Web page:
The sky above the Tulsa Air and Space Museum will be filled with rockets--racing rockets, that is--this spring when the fledgling Rocket Racing League comes to town as part of the museum's annual Aviator's Ball weekend.
The QuikTrip Air and Rocket Racing Show will take place Saturday, April 24 at the museum, 3624 N. 74th East Avenue.
Billed as a new entertainment sports league that combines the exhilaration of racing with the power of rocket engines, the Rocket Racing League will feature so-called Rocket Racers competing against each other over four laps on a five-mile, Formula 1-type closed-circuit raceway in the sky. The pilots will see the raceway via in-panel and 3D helmet displays, while spectators follow the action overhead and on multiple large projection screens.
Jim Bridenstine--executive director of the Tulsa Air and Space Museum, and owner and chief pilot of one of the seven teams in the Rocket Racing League--characterizes the races as unique.
"Nobody in the world has ever seen anything like this before," he said.
Museum officials unveiled the event at a press conference earlier this week after receiving multiple calls about it once it was posted on the museum's Web site. That kind of excitement is exactly what Bridenstine has been trying to generate.
"As a museum, we're really looking to raise our level of awareness," he said.
Bridenstine hopes that higher profile will help the museum in its effort to land one of three Space Shuttle vehicles that will be sent to organizations around the country by NASA, once the fleet is retired. The museum would need to raise $100 million to build an addition to its campus to house the shuttle, should it receive one.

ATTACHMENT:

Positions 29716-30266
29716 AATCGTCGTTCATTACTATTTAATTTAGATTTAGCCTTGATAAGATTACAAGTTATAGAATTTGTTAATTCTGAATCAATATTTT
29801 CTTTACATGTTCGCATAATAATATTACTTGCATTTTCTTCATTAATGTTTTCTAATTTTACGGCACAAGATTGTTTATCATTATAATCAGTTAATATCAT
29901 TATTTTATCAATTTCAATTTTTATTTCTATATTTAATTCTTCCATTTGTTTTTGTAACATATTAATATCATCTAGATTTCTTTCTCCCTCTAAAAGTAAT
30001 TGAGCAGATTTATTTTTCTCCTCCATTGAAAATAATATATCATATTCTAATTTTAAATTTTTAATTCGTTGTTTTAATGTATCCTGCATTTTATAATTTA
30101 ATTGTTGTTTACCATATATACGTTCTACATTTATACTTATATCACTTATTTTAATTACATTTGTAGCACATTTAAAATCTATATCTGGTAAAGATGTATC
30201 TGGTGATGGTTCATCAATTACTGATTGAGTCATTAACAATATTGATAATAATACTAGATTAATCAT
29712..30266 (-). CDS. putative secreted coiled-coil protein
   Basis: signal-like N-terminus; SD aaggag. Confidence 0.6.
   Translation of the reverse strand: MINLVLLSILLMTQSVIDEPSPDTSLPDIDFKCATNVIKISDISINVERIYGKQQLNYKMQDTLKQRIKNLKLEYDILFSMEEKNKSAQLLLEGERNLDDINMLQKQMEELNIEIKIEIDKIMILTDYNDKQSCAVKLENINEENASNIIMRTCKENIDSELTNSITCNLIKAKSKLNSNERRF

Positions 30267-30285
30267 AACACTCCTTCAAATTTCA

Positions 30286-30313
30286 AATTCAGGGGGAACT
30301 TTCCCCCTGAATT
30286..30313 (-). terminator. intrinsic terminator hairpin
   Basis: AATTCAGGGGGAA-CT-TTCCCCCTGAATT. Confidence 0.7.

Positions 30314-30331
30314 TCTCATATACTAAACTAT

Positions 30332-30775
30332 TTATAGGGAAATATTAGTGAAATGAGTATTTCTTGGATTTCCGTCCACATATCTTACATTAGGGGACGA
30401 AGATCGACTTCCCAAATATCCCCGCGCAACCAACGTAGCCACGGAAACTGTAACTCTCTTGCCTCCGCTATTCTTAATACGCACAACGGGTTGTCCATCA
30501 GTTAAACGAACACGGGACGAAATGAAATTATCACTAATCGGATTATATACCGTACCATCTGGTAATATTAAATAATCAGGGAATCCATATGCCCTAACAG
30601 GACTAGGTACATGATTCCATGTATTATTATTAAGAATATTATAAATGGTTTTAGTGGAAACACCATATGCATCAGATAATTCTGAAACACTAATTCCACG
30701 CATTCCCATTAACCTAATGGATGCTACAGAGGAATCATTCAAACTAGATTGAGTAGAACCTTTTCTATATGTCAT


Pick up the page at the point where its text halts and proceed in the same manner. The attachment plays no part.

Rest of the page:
Call the museum at 834-9900 for ticket information.
Countdown to the Pitch
With piles of snow and ice still persisting in some area parking lots, spring may seem like a long time away--but not for the front-office staff of the Tulsa Drillers.
The minor-league baseball team's administrative staff will move into its new digs at ONEOK Field during the last weekend of February, according to Brian Carroll, the team's director of media relations.
"Our offices should be far enough along so that we can do that," he said. "Despite the weather and everything that's happened, we're still on schedule."
The team's debut in the new ballpark won't come until April 8, when Tulsa plays host to Corpus Christi. But the Drillers will begin doing business out of ONEOK Field for several weeks before that, finally bidding adieu to its longtime home at Drillers Stadium. Carroll said there is a great deal of anticipation about the move among staff members.
"That's probably an understatement," he said. "Every time I go in (the new offices), I get more excited."
To prepare for the season, the team is holding a job fair from 8am to 2pm Saturday, Feb. 20 at the downtown Crowne Plaza Hotel, 100 E. 2nd St. More than 200 part-time, game-day positions are open, including such positions as servers, bartenders, cooks, warehouse assistants, vendors, cashiers, ushers, ticket takers, concourse game operators, merchandise associates--even some grounds crew workers, Carroll said.